○ 彼は……利用してほしがっています ("acts like..., apparently...")
    ○ 彼は……利用してほしそうです ("looks like...")
    ○ 彼は……利用してほしいそうです ("says that..., reportedly...")
    ○ 彼は……利用を望んでいます (verbs are OK)
    ○ 彼は……利用してほしいです? (OK if uncertain)
    ○ 彼は……利用してほしいと(願って/思って/考えて etc.)います

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  • ドラクエVですか?それともVIですか?
    – Angelos
    Feb 24, 2017 at 3:18
  • @Nothingatall いえ、この動画からです^^ youtube.com/watch?v=5Zf9FDYmAAw Feb 24, 2017 at 3:39
  • Upvoted for reference to the grammatical restriction. Besides that, among them, 利用して欲しがっている is an unnatural expression. You won't see it in practice. "Acts as if -" is expressed as (まるで)利用してほしいかのように…(ふるまっている etc).
    – user4092
    Feb 24, 2017 at 4:38
  • (I'd like to correct my own comment) 利用して欲しがっている is still possible when it means 利用してもらおうとしている (to be trying to lure them to use it) or 利用してほしいと思っている (to want them to use it).
    – user4092
    Feb 24, 2017 at 6:29
  • Though the form of して欲しがる itself sounds somehow wordy. (I'm sorry for dividing comments)
    – user4092
    Feb 24, 2017 at 6:39

There are two parts to this phrase, and each must be considered separately.


The verb ending ~たい means that the speaker themselves wants to do the action of the verb.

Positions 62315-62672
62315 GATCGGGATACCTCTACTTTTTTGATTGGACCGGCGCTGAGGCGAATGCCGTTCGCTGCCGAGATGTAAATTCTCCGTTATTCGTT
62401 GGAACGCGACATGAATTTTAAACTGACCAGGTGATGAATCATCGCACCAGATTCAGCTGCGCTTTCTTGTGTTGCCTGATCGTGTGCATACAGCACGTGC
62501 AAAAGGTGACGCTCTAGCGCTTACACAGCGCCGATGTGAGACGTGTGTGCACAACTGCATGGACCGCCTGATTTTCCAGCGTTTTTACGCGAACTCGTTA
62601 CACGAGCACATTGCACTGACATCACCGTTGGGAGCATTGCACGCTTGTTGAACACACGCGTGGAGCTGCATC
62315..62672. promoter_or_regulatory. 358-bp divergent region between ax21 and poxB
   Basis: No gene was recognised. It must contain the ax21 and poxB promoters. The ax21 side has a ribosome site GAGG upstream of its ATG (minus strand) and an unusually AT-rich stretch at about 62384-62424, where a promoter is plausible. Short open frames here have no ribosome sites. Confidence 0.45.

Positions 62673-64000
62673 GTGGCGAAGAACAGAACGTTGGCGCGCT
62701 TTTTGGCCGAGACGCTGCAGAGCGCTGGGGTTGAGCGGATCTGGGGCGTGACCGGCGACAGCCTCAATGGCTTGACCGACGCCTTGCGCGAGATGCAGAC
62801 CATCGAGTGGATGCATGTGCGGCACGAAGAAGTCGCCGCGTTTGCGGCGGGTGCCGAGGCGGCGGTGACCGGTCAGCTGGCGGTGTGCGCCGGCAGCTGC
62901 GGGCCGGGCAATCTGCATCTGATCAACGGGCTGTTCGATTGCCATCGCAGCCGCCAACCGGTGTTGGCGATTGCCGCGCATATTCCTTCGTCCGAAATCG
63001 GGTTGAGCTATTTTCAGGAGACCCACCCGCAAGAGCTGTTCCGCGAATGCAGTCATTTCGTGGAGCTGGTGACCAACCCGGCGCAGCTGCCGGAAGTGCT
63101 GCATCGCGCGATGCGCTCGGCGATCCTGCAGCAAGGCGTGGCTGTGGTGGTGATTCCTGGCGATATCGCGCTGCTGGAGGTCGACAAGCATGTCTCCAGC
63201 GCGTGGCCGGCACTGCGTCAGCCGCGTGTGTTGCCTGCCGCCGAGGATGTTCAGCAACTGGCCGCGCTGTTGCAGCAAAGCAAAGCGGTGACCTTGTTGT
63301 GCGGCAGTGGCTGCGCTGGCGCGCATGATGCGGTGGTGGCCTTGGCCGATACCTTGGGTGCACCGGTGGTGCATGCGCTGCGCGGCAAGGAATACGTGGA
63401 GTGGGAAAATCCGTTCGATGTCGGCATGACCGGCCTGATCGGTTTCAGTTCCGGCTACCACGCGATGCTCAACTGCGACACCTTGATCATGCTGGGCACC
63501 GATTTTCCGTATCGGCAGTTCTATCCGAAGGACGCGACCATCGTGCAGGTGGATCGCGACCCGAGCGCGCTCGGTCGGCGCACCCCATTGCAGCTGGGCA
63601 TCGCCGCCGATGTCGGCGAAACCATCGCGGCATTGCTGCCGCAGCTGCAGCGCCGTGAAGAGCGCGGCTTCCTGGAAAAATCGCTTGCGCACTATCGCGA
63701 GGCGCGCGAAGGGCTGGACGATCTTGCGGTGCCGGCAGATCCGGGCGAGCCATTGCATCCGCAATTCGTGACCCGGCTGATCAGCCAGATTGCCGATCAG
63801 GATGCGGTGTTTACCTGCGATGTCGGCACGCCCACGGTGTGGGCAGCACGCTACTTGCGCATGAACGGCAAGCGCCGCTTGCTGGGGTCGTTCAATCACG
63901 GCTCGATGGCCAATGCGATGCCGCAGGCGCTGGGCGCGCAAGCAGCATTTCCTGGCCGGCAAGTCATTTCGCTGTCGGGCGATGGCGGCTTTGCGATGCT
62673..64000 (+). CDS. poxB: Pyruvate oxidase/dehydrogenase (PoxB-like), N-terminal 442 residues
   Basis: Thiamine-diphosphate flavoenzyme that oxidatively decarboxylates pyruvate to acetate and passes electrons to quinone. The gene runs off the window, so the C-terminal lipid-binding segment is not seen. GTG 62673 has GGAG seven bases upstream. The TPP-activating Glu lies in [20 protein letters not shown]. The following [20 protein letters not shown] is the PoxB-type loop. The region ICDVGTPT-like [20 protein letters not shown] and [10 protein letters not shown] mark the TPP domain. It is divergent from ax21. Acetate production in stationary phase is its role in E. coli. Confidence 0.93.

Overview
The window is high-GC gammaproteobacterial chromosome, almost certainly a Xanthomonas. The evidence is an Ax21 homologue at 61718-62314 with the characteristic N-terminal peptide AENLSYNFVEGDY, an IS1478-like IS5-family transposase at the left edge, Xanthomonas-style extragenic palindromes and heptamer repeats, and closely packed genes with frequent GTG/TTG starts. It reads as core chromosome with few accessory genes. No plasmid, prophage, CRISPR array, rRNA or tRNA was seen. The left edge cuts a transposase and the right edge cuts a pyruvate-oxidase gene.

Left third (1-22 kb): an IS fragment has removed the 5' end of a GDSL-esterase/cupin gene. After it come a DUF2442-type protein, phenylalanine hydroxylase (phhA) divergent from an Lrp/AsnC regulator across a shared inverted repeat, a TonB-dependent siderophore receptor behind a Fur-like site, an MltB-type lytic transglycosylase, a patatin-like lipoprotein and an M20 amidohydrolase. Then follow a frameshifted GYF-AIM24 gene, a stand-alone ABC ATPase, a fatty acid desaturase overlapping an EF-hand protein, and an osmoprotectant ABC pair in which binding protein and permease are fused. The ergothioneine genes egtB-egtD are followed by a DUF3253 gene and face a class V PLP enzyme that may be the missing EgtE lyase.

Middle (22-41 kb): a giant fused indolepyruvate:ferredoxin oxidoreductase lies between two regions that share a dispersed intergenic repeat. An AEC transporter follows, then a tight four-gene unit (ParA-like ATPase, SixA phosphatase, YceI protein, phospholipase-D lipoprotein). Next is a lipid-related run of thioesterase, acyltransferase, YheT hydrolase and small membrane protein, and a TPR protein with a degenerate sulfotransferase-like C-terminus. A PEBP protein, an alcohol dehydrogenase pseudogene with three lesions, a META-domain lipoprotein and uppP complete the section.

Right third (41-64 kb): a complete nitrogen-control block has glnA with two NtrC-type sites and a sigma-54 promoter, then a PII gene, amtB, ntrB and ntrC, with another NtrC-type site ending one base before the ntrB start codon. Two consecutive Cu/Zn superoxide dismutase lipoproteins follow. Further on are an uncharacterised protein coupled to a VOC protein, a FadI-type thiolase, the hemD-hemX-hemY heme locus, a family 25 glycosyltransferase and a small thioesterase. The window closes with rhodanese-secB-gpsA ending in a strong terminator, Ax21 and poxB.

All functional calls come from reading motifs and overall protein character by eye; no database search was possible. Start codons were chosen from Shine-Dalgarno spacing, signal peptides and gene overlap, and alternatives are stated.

The verb ending ~てほしい means that the speaker wants someone else to do the action of the verb, usually in some way that is for the speaker, or to the advantage of the speaker.

So in your sample sentence, KDDI doesn't want to use the service themselves -- instead, KDDI wants other people to use the service. This service is probably something that KDDI offers, and management is hoping to get customers from corporate offices and department stores.


This is literally "is thinking about ~". In this context, it's a softener. It's a bit like the difference in English between saying, "I want you to do XX" versus "I was thinking, it'd be nice if you did XX."

Depending on the context, a more idiomatic translation might be:

KDDI management is hoping that people in various locations like corporate office buildings or department stores might use this service.

  • Not necessarily "want someone else to do", is it? I believe it could also express wanting something to become the case.
    – xuq01
    Feb 23, 2017 at 21:56
  • @XuanruiQi, I'm not entirely sure I understand what you mean by "wanting something to become the case" -- are you referring to constructions like なってほしい? If so, yes -- the underlying idea is that the speaker is referring to desired action performed by someone (or something) else. Feb 23, 2017 at 22:46
  • 1
    Yes, that is what I mean. I agree that the point is the speaker isn't the potential performer of the action.
    – xuq01
    Feb 23, 2017 at 23:21
  • "is hoping that" does not mean the same thing in English, so maybe "would like" is better
    – virgil9306
    Feb 24, 2017 at 1:24
  • 1
    I see your point. I wasn't talking about literal interpretation, sorry if that was unclear.
    – virgil9306
    Feb 24, 2017 at 6:24